5 of 6 people found the following review helpful
Arrow Blu Ray : some doubts about the transfer,
Verified Purchase(What is this?)
This review is from: Day of the Dead (Blu-ray + DVD) (Blu-ray)
Recently I've been upgrading my collection of what I think of as 'Modern Classic Horror Films' to BD. As Kim Newman suggests in his book 'Nightmare Movies', the post-Gothic, Modern Horror film appeared with 'Night of the Living Dead' in 1968. For me, by the end of the 1980s, the genre was in terminal decline, so the kind of films I've been purchasing for maybe the third time has included the aforementioned Romero classic (which looks fabulous on the official BD), 'The Texas Chainsaw Massacre', 'Halloween', the works of Dario Argento between 1975-1982 and the like.
I saw 'Day of the Dead' at the cinema when it first appeared. While it doesn't have the immediate iconic appeal of 'Night' and 'Dawn', I've always felt it is a great film and easily the most consistent and even of the initial 'Dead' trilogy (I won't mention the second trilogy). The film is of a piece, flowing seamlessly from one scene to the next, with superior effects and music to its predecessors, with no jarring moments - for me some of the library music of 'Night' ruins the consistency of the film, while to my way of thinking, there is not yet a definitive cut of 'Dawn' - the ideal version for me would be a revision of the extended cut that incorporated the additional thrills and violence of the European cut and featuring only the music by Goblin, albeit pumped up in the mix...and all of this on bluray in hidef, DTS 5.1, naturally. I can dream.
'Day of the Dead', however, can't really be improved, except in terms of quality of presentation. The Arrow UK 3 disc edition incorporates all the special features from the previous US divimax edition DVD on 2 DVDs (plus the film on DVD) and of course, a BD disc.
Arrow are by now well known for delivering inconsistent results on BD. To be fair, you can't make a silk purse from a sow's ear, but when a film as technically proficient as Argento's 'Tenebrae' ends up with a worse transfer than Fulci's 'Zombi 2' (aka 'Zombie Flesh eaters' something is amiss - not to dis the Fulci, it's a cracking feature and my enjoyment of it has been improved enormously by Arrow's stunning transfer, despite the 6 seconds of missing footage at the start of the film), you know that their quality control needs questioning. who is in charge at the office, Arrow?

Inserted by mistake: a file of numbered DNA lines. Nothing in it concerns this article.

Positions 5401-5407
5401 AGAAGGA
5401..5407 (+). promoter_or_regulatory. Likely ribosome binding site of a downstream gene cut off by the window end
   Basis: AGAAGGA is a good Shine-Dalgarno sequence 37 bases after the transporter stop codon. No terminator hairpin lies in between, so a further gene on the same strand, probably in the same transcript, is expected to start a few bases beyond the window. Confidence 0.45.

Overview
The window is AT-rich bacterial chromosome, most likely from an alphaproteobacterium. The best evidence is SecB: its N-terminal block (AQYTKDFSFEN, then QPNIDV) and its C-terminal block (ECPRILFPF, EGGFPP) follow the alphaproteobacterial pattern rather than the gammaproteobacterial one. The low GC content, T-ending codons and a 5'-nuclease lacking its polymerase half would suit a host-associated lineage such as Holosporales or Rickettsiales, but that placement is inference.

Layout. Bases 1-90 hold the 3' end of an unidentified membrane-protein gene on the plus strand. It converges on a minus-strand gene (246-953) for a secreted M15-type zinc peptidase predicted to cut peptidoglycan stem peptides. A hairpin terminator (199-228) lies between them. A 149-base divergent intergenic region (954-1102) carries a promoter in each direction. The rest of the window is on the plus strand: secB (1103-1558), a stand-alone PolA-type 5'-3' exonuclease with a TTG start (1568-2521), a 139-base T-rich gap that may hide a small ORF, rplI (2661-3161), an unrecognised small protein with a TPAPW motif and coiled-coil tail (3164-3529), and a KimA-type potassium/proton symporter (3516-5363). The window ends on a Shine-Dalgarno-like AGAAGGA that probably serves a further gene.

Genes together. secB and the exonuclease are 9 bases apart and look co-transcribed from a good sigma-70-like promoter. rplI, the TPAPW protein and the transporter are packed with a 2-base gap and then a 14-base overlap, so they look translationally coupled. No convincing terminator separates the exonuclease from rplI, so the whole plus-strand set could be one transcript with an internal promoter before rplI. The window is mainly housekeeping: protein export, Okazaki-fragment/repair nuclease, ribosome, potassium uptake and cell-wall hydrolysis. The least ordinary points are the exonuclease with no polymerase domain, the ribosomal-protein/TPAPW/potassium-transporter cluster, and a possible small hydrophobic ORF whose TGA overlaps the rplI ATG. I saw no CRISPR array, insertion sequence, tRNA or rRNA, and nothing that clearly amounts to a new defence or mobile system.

The BD of 'Day' looks better than the divimax DVD, but is a disappointment: so many of the well-lit sequences seem very soft-focussed, especially in the backgrounds, while the foregrounds sometimes fail too - in numerous scenes the actors' faces lack the sharpness one expects from good cinematography and proper bluray mastering. The darker scenes in the mine are absolutely fine and the gore sequences are pretty amazing. Although this is a big improvement on the DVD versions - the blues have the kind of steeliness only seen on DVD and theatrically - I still feel a better transfer must be possible. No way were the actors' faces out of focus when filmed...
Overall, this BD doesn't approach the quality of 'Suspiria' and Arrow's 'Zombie Flesh Eaters' - and remember, these were Italian films both made some years before 'Day of the Dead'. Another worthy comparison is the Blue Underground BD of 'the Living Dead at Manchester Morgue', which looks amazing -and this was a cheapish film made in 1974 (and to my mind, the best living dead movie of them all after 'Night').
Finally, I'd urge fans to seek out the recent double CD reissue of the soundtrack - not listed on amazon - from the USA, as it's a stunning bit of work and massively underrated.